Regardless of whether Prime Minister Benjamin Netanyahu makes good on his promise to annex areas of the West Bank during his new term in office, the very fact that he made such a statement is damaging. Together with his friend in the White House, Netanyahu has been slowly whittling away at the principles that are internationally recognized as the basis for any Israeli-Palestinian peace agreement. By uttering the word “annexation,” he has shattered yet another taboo, borrowing the unfathomable from the domain of the extreme right wing and inserting it into the heart of the public discourse on the conflict.

Netanyahu has succeeded in lulling the Israeli public into believing that facts on the ground can defeat Palestinian national aspirations and outweigh international law. Helping him surgically remove the occupation from the body politic is Chief Anesthesiologist Donald Trump. Working hand in hand, these two are marketing “alternative facts” that the public is buying hook, line, and sinker.

First came Trump’s declaration that the United States’ recognition of Jerusalem as the capital of Israel took the issue off the table. Then the word “occupied” was expunged from State Department documents dealing the occupation and replaced with the term “controlled.”

Next, we heard the president say that extending Israeli sovereignty to the Golan Heights will improve Israel’s ability to meet security challenges, while Netanyahu added the lie that a country can lay claim to territory captured in a defensive war. This was followed by Trump’s statement that a Netanyahu victory in the elections will be good for peace. And finally, we heard Secretary of State Pompeo say that Bibi’s annexation plans won’t hurt the chances of the so-called “Deal of the Century.”

One could scoff at a delusional leader who thinks that his pronouncements become truth just because he said so. But there is great danger in the public’s acceptance of these distortions as conventional wisdom, even if they are easily dispelled.

Trump didn’t take Jerusalem off the table; he moved it to center stage. The EU and United Nations were quick to condemn the U.S. move and reassert that the status of the city must be resolved through negotiations between the parties. Even Pope Francis felt compelled to voice his alarm.

In some parallel...

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The bloody scenes I'll never forget from Gaza's Return March

A year ago, Israeli forces gunned down 64 demonstrators during Gaza’s Great Return March. Palestinian journalist Hind Khoudary was there to see it all — the bloody stretchers, the wounded, and the dead.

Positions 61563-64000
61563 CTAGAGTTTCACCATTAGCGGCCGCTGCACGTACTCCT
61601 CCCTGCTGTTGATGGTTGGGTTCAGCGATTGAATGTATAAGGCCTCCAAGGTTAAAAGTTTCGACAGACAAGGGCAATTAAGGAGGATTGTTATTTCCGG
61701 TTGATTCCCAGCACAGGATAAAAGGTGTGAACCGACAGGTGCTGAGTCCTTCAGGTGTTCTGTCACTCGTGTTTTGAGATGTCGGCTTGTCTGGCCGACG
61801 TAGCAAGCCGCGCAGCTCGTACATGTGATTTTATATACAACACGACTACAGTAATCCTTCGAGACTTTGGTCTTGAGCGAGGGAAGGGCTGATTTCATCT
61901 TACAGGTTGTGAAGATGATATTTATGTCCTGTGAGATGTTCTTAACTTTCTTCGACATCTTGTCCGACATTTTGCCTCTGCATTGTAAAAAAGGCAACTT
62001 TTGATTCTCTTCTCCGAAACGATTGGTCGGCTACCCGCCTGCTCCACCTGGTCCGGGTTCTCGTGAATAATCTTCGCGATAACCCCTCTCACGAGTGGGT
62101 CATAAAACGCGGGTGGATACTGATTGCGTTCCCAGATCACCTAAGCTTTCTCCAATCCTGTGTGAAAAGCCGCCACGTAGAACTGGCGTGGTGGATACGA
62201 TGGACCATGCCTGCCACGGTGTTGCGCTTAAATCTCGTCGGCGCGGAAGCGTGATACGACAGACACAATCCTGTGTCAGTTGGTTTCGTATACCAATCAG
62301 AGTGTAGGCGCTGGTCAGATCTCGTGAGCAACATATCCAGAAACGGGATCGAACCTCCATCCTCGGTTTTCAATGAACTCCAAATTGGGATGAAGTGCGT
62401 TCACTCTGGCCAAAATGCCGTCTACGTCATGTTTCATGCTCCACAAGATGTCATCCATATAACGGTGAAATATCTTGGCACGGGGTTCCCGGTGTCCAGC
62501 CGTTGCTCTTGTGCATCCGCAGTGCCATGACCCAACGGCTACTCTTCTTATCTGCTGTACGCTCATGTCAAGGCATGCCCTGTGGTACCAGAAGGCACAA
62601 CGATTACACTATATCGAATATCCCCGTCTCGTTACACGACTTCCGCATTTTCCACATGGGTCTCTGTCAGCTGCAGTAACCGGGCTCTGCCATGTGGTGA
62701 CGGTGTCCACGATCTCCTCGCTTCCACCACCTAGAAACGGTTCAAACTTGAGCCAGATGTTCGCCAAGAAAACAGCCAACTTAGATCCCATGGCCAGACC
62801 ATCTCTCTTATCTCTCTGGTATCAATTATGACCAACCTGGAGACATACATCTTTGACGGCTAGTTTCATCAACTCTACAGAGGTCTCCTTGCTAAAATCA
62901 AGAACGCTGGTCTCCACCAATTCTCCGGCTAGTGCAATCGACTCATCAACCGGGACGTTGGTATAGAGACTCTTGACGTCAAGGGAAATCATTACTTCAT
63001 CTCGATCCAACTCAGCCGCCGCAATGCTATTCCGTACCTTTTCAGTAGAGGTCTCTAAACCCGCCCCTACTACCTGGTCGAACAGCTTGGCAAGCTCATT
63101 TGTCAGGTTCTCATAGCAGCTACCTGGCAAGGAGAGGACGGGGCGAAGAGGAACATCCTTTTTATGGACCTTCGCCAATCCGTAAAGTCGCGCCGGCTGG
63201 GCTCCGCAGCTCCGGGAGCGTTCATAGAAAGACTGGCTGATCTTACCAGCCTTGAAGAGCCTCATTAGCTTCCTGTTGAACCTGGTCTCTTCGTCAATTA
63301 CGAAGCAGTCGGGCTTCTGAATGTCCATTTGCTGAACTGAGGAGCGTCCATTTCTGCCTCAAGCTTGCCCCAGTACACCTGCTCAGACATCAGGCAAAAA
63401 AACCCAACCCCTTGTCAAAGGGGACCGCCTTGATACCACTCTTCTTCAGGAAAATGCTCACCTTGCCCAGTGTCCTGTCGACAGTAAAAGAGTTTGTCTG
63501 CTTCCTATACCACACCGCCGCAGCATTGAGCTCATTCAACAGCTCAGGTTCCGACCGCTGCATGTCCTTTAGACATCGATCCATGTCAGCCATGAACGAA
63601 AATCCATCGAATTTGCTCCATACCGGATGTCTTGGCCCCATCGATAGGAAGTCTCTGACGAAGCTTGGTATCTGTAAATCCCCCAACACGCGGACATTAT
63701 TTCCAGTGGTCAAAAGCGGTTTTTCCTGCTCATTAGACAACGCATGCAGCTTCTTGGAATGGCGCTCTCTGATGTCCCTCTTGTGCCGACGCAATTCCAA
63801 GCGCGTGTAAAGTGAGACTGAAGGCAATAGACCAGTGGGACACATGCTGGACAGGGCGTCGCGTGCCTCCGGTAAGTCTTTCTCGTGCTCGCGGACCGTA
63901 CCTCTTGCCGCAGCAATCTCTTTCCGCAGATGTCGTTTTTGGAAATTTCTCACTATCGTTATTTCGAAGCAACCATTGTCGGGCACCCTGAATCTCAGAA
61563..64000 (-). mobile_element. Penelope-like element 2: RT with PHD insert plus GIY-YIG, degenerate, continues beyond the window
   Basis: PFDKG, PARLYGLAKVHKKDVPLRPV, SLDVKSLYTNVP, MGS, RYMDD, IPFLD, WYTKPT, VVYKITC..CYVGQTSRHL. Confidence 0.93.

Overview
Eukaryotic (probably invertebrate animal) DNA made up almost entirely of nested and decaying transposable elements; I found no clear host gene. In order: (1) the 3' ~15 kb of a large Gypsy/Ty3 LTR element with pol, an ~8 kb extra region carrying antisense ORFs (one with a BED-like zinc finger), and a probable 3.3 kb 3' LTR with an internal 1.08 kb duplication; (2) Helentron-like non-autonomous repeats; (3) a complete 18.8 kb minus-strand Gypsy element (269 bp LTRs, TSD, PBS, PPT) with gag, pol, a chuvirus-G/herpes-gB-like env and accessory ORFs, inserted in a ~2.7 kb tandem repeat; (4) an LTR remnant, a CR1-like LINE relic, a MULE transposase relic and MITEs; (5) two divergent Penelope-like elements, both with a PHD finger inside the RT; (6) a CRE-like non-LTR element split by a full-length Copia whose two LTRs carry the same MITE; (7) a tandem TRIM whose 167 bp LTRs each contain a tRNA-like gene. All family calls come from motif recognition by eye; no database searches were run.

By Hind Khoudary

GAZA CITY — F16s are flying on low velocity over the Gaza sky as I get flashbacks to May 14 of last year. I don’t know if I will ever be able forget all the scenes I witnessed on that ugly day. The images I witnessed are carved into my brain and heart until today, perhaps forever.

It was very early in the morning, everyone was predicting a backlash from the Palestinians after the U.S. opened its embassy in Jerusalem. I headed to the protest area early that day; women, men, and children waved Palestinian flags and chanted slogans against Trump.

I was working with two news outlets and as a fixer with internationals. Even today I have no idea how I was able to cope with all of the workload. By 11 a.m. the internet was disconnected entirely. No signal.

Suddenly, all I heard were ambulances. The wounded on crutches, live ammunition and tear gas canisters fired into the air. The next thing I knew, paramedics were washing blood from the stretchers, their uniforms turning red.

The situation grew more dangerous. My phone wouldn’t stop ringing — everyone was trying to call me to make sure I was okay. I said I was, but my trembling voice and the screaming in the background told a different story.


Running out of breath with the heavy flack jacket, we hid from live ammunition under the burning sun while suffocating from tear gas for hours. The scene was so bad that I couldn’t speak for two days.

I won’t ever forget the scene of the 30-year-old man shot in the middle of his head in front of my eyes, the little children crying from teargas as they searched for their parents, the Israeli soldiers stationed behind the fence arresting three boys and beating them up, the 80-year-old woman who participated in the march, demanding the right to return because she still believes she will go back to the town she was expelled from someday.